OMB Power Play Could Sideline SEC

OMB Power Play Could Sideline SEC

The Trump administration is trimming back federal agencies’ rulemaking authority in a move that could curtail the power of the Securities and Exchange Commission. Earlier this month, the Office of Management and Budget (OMB) informed all executive branch agencies that they should clear “economically significant” regulatory actions with the White House. Among other effects, the OMB memo could signal the end of SEC guidance as we know it.

The OMB defines “economically significant” actions expansively. They include any action that has “an annual effect on the economy of $100 million or more or adversely affect[s] in a material way the economy, a sector of the economy, productivity, competition, jobs, the environment, public health or safety, or state, local, or tribal governments or communities.” Per the OMB, every proposed action qualifying as economically significant under this definition would go to Congress for review, giving legislators the opportunity to quash them.

In comments made to The Wall Street Journal, an unnamed Trump administration official characterized the memo from acting OMB director Russell Vought as a mere “clarification” of how regulatory oversight should occur under the Congressional Review Act (CRA). Enacted in the mid-1990s, the CRA granted Congress powers to disapprove agencies’ regulatory rules through a joint resolution.

Calling this a mere clarification, however, seems to undersell the memo’s true effects. Given how flexible the definition of “economically significant” is, the White House — through the OMB — will have wide latitude to determine what rules get referred for Congressional review. And importantly, the OMB policy applies to more than formal rules that have been through the notice-and-comment process; it also applies to other regulatory action like guidance documents.

For the SEC, that’s kind of a big deal. Specifically, the memo raises the possibility that the White House will need to clear the Commission’s staff-level guidance.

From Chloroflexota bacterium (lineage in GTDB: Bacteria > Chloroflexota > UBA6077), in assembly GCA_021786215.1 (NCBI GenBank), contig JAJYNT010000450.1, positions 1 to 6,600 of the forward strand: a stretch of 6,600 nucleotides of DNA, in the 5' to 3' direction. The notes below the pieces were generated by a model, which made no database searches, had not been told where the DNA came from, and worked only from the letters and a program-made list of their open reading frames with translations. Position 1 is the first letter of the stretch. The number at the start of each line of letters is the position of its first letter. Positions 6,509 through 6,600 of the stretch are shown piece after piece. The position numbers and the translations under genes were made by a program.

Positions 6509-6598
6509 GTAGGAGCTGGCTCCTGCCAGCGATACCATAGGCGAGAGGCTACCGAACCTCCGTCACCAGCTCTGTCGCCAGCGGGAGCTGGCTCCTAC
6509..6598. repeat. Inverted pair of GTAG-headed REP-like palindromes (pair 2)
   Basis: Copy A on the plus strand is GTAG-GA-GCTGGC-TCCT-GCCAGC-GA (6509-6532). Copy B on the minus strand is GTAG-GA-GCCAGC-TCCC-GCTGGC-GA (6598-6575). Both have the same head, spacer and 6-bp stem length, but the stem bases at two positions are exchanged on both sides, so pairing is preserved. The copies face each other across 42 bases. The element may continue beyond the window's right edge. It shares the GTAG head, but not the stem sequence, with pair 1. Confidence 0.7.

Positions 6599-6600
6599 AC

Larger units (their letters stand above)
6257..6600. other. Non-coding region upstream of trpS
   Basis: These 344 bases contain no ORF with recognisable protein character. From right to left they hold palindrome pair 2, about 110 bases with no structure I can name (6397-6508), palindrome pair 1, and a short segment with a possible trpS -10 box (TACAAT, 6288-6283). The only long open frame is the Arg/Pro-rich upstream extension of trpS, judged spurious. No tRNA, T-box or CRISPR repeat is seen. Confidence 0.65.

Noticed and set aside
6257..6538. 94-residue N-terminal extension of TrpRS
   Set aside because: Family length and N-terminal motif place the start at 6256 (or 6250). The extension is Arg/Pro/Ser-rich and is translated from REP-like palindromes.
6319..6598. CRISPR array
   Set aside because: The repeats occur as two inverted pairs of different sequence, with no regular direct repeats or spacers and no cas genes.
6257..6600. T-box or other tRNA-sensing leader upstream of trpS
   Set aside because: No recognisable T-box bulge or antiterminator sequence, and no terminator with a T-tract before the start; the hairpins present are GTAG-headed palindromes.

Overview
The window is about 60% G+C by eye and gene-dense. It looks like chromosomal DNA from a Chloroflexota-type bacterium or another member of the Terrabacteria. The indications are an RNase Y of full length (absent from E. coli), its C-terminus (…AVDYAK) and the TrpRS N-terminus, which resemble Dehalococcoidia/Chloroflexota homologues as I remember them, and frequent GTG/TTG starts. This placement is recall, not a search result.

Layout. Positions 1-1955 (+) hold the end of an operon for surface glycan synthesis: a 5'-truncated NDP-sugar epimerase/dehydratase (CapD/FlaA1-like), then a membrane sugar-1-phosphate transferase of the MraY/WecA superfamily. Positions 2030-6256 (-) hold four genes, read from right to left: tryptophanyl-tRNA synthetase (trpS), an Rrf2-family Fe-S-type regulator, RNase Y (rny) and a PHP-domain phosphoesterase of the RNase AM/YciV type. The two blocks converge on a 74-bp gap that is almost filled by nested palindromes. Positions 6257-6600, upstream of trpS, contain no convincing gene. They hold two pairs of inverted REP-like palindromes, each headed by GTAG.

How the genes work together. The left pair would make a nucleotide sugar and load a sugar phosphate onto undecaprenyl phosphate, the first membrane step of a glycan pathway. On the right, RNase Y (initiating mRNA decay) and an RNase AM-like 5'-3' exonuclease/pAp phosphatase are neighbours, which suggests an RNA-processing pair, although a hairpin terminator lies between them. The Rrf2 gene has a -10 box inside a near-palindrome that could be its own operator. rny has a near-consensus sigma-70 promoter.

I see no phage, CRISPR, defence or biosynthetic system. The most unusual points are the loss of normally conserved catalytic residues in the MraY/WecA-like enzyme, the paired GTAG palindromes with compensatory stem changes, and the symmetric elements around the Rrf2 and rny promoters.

Could that be more of a feature than a bug? At least one prominent official at the SEC has taken aim at the expanding influence of non-public guidance. “I have grown increasingly concerned that this necessary guidance — due to a lack of transparency and accountability — may have turned into a body of secret law,” said SEC Commissioner Hester Pierce in public remarks released April 9, just before the release of the OMB memo. “This secret law, as a practical matter, binds market participants like law does but is immune from judicial — and even Commission — review.”

Whether the OMB memo will be read to apply to SEC guidance, and address Pierce’s specific concerns, remains to be seen. Regardless, the agency is still going to get swept up in the White House’s latest power play. The maneuver gives the Trump administration latitude to exert greater influence over the independent Commission’s decisions. It may use that increased influence to restrain government intervention in business or otherwise push a laissez-faire agenda.

Free-market champions on Pennsylvania Avenue should be careful what they wish for, though. The OMB’s directive has added a new layer of red tape to the regulatory —  and deregulatory — process. Anyone on a mission to strike down regulations at the SEC may find their job complicated rather than facilitated by the OMB’s memo.

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